If it was $414 and out of $460. That was probably 10% at $40,000 plus closing costs. The point is, you put 10% down. You had a high rent already. Do you know what your mortgage payment is in comparison to your rent? Is it more? Is it less? Is it about the same?

My mortgage is like 28 and change.

You were at 23, about to go to 24 or 50 or something like that?

Somewhere around there because my rent was flexible. It was like $2,000 a month, but then I had water, sewer, electric, and all those other things that are also included in the utilities. I also had a parking spot and that parking spot was almost $300 because I have an electric car, which is why I needed the garage.

With the electric parking spot, $2,000 plus $300. Puts you at about $2,300 a month. You go to $2,800 a month. For $500 more a month.

I can own my own home.

Yet, you, this person. You said this, not me, that you’re not a great manager of your own life and you have anxiety. You still pulled this off in three months in a super competitive market with $200,000 of student loan debt. We’re here a year later. The people want to know, are you happy or are you freaking out that you did this?

My student loan debt is coming due again. We’re just starting. I’ve been saving money. That is one thing that I know is going to impact my disposable income because there’s a forbearance. Our student loans haven’t been due. October will be the first month where I’m paying everything. We’re going to see how it goes but I’ll make it work.

You’ve been paying $500 more a month and still been able to save your little student loans are coming back savings account.

I don’t know how much has gone in there because I also learned that having a home. I knew this like cognitively. Having a home is expensive and things break down, but they do vary unexpectedly. I was like, “I was not planning on that. How dare you break?” Another great thing about my unicorn realtor is that they gifted me a one year warranty something with American Home Shield. All of the appliances were under warranty. I had to get a new under the garbage disposal. I paid like a $100 fee for the claim, and that didn’t cost me. There were other things that have helped to keep things manageable financially.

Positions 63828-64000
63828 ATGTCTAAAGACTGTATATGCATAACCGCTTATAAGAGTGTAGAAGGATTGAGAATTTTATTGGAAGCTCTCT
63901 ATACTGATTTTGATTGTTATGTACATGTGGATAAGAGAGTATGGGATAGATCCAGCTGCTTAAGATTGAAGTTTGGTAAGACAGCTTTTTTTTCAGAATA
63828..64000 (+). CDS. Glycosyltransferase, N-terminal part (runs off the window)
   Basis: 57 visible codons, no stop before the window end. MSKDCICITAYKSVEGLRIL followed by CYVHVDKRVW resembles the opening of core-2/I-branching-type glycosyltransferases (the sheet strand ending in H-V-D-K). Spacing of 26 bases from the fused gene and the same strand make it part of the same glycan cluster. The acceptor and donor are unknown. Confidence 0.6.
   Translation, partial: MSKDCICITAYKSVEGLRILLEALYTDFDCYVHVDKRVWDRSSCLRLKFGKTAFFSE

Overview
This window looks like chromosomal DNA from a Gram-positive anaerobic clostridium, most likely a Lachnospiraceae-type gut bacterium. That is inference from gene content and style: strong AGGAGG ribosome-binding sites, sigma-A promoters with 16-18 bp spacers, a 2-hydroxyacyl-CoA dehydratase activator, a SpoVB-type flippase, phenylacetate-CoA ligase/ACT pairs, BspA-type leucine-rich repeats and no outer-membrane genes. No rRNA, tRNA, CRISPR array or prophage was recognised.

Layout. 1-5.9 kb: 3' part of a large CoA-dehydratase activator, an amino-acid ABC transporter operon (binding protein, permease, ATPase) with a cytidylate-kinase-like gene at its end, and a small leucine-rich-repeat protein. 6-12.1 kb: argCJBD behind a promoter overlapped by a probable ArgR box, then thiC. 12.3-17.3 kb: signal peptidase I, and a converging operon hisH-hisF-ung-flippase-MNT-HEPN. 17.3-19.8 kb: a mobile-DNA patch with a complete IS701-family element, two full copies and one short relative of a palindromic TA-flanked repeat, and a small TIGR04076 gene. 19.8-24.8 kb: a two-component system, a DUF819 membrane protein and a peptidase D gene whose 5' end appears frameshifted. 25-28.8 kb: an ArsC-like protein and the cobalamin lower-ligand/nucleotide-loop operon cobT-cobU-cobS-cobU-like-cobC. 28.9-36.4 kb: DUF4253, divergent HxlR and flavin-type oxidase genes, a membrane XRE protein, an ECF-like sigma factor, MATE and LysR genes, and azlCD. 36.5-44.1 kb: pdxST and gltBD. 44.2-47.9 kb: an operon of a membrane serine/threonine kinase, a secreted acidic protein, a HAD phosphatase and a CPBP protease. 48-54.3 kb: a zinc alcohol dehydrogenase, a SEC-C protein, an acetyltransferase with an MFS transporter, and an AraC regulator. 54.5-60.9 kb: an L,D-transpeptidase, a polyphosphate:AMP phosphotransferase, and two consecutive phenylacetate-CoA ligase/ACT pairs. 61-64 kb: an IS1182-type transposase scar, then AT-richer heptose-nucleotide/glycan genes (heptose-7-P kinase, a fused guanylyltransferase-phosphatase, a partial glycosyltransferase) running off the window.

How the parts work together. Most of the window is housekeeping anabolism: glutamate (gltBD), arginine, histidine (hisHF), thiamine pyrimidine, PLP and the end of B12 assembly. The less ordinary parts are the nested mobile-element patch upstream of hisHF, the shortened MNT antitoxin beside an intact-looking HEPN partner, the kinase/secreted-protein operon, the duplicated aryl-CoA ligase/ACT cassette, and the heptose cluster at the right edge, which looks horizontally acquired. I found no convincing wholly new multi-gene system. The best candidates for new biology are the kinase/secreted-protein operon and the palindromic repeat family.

How to Buy a Home | Student Loans
Student Loans: Getting a warranty for your home appliances through your unicorn realtor will alleviate a lot of your financial burden.

Most people out there buying a home, most people reading this, either you’ll pay for one or you’ll have to seller pay for one or you’re realtor will help you out. For a year, you have a deductible. Usually $75 or $100 but for the first year, you’re not going to have that, “I have to buy a new $1,000 dishwasher.”

I re-upped it for this year.